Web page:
Since starting a business in Minnesota wouldn’t be possible without surrendering 75% of the business, Brewer was pounding the pavement looking for private companies interested in his technology without success. However, through networking, he became aware of a small electronic chemical company called Mead Chemical in Rolla.
Since Brewer had an impressive resume working with electronic chemicals, he was offered a job, but he had other ideas.
“I said, ‘I’ll come if you’ll help me start my own company,’ so that’s what we did. I came and helped them with their chemistry and they helped me get started here.”
Brewer was able to use half of a warehouse and repurpose some of the equipment from his associates’ chemical-making to create his own chemical products. During the first year, he lived and sold to clients from an RV, while his family was still living in their home in Minnesota.
Visiting clients was more than a chance to sell, it was also an opportunity for Brewer to get more parts for his product development.
“A lot of semiconductor companies have warehouses full of old, used equipment, and I knew about that because I’d worked in a couple of them,” said Brewer. “I’d ask them to go to their warehouse and look at their equipment and I would find pieces of equipment that I wanted to bring home and fix up and put them on a U-Haul behind my RV.”
Even though money was tight with the startup being barely over a year, Brewer’s family bought a modest home in Rolla, and he continued burning the midnight oil to make something the world had never seen.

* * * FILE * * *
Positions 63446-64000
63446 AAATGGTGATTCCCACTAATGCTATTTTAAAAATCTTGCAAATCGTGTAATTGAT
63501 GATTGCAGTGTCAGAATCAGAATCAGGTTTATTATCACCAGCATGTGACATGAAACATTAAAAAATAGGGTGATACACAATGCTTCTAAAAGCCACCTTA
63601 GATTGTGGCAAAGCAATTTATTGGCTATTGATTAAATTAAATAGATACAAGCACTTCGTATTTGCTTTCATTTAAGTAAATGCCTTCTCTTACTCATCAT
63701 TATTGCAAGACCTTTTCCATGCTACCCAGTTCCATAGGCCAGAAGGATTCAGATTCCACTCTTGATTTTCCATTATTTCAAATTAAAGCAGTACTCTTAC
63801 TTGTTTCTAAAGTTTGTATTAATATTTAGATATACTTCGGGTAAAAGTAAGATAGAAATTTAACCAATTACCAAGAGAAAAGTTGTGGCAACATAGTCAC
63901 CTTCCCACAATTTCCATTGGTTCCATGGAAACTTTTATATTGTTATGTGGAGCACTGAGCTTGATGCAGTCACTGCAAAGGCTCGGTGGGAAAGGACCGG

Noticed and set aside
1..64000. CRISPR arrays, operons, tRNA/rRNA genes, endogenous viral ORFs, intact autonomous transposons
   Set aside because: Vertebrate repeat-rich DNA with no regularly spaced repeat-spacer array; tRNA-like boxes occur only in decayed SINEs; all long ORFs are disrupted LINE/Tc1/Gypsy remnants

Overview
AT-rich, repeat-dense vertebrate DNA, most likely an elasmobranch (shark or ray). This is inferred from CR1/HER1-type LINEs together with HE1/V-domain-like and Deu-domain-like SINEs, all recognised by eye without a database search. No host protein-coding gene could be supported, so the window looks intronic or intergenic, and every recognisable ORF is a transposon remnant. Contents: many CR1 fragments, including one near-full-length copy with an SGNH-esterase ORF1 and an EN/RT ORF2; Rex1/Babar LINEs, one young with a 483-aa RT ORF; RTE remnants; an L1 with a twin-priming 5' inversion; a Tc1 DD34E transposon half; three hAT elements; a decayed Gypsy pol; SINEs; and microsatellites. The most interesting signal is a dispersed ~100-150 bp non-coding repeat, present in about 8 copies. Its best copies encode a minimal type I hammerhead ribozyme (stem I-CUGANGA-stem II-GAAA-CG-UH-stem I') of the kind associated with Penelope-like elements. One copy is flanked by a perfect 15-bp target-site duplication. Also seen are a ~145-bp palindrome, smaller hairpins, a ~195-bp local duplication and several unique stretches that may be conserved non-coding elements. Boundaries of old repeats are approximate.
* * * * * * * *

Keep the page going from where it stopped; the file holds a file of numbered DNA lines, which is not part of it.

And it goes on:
The first products Brewer developed and sold were test sample kits.
“The chemical was an antireflective coating which didn’t exist in the industry and the industry was having trouble doing their manufacturing photochemistry on the circuits, and my materials were designed to help improve that capability,” said Brewer. “They had never heard of it, they were reluctant to try it.”
After two years, the test sample kits had established some goodwill and larger quantities were purchased by government-funded electronic companies.
Ten years in was when things really started to take off. Cell phone companies like Motorola took notice and started using Brewer’s material for cellphone components. “That’s when we actually started to behave like a real commercial supplier,” said Brewer.
The business expanded to European markets, and then Japan. “After the commercial demand started, the products evolved further forward. The industry is really specialized and customized, so it was very difficult to develop one product that worked for everybody—everyone seemed to have a variation,” said Brewer.